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Want a better relationship? Learn how to discuss money with your partner

Talking about money with loved ones is awkward. Here’s how to do it.
Key Takeaways
  • Personal finance is an important part of life, but many people are reluctant to discuss money issues with their romantic partner.
  • A little discussion and planning can go a long way — even when the results aren’t sudden fabulous riches
  • Here are some strategies you can use to break the money taboo and develop a better relationship.

One of the last taboos in a modern relationship is talking about money. While many people like to pretend that love conquers all, or that a positive attitude will overcome all obstacles, the fact is that money issues are a leading factor in divorces — especially among young couples. A 2013 study found that money issues were a significant reason for divorce in 40% of cases.

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But why? In a consumer society like ours, why do we not like to talk about money in a relationship? And, perhaps more importantly, how can we keep this tendency from negatively impacting our relationships?

A strange taboo with many aspects

A 2012 study conducted by Dr. Joan D. Atwood, a Professor of Counseling and Mental Health Professions at Hofstra University, found that there is a lot of culture and history behind our reluctance to discuss money in committed relationships. Many people grew up in families where money wasn’t a topic of conversation. Others come from a tradition where the breadwinner of the family, typically a man, made all the financial decisions, while the other parent, typically a woman, went without financial autonomy.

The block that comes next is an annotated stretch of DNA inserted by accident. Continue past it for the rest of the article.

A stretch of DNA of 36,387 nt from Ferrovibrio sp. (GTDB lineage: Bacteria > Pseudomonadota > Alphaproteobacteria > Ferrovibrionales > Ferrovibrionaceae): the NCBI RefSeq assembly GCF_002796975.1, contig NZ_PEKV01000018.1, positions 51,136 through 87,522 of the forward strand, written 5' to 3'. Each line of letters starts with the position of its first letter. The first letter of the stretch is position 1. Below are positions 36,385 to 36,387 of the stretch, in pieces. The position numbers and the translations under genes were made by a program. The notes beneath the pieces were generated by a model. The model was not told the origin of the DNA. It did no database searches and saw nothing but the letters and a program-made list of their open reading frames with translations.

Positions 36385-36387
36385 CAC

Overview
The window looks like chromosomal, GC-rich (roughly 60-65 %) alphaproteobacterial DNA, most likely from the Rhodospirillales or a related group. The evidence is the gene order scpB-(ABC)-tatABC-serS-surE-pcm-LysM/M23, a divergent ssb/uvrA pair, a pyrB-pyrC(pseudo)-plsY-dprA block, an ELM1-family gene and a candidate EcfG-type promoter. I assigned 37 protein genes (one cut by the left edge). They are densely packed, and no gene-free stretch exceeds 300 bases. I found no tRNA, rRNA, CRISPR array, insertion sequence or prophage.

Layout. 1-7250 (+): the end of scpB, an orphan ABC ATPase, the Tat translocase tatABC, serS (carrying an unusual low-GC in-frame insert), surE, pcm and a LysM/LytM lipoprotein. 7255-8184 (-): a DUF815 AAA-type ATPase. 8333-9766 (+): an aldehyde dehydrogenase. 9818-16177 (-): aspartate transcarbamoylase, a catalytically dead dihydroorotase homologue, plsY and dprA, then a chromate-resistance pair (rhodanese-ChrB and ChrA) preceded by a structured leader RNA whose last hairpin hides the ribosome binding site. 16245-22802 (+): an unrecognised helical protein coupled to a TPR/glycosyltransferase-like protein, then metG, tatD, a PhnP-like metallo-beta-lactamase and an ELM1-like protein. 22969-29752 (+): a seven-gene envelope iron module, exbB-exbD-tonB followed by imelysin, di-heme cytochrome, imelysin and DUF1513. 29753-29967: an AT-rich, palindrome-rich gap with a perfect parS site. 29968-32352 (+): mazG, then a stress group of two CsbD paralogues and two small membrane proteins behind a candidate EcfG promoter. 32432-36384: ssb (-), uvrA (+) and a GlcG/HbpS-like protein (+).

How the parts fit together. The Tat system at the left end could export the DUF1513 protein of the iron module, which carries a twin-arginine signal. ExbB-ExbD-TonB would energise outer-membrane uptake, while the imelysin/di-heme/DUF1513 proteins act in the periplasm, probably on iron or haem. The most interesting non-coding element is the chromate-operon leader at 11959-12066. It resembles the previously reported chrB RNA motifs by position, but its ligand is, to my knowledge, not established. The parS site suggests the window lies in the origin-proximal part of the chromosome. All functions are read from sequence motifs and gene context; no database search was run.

Even in a more progressive world, where people sincerely want to share financial responsibility, we often don’t know how to discuss financial issues, especially when the topic is bad news.

As financial therapist Lindsay Bryan-Podvin told Big Think:

“When do we have to talk about money in a relationship? When [big things] are happening! Like, ‘Oh, shoot, I got fired,’ or ‘Oh my gosh! I got a great job opportunity,’ or ‘Oh, by the way, the car is totaled, what are we going to do?’ And so, when you’re only talking about money when things are tense, it creates this feedback loop, this self-fulfilling prophecy of, ‘If we’d talk about money we’d fight.’” 

As a result, many people end up avoiding the issue. Therapist Dr. George James expanded on this idea, explaining how many people are still coming to terms with the problems money has caused in the past.

“You might be nervous or anxious or overwhelmed,” he told Big Think. “Or you saw other family members or parents struggle with this. But here’s your chance for it not to take you and your relationship out. And that means, yes, being vulnerable and dealing with some stuff that’s really hard.”

Many people are coming out of a world where money issues are silent struggles. This can become a problem when you’re sharing a life with somebody and suddenly have to decide where that life is going.

Watch our full interview on money and relationships:

How can you set goals without talking about them?

Even when gender roles, family history, or aversion don’t factor into it, many people can have different ideas about what a partnership means, what good financial stewardship looks like, and how they want to use their money.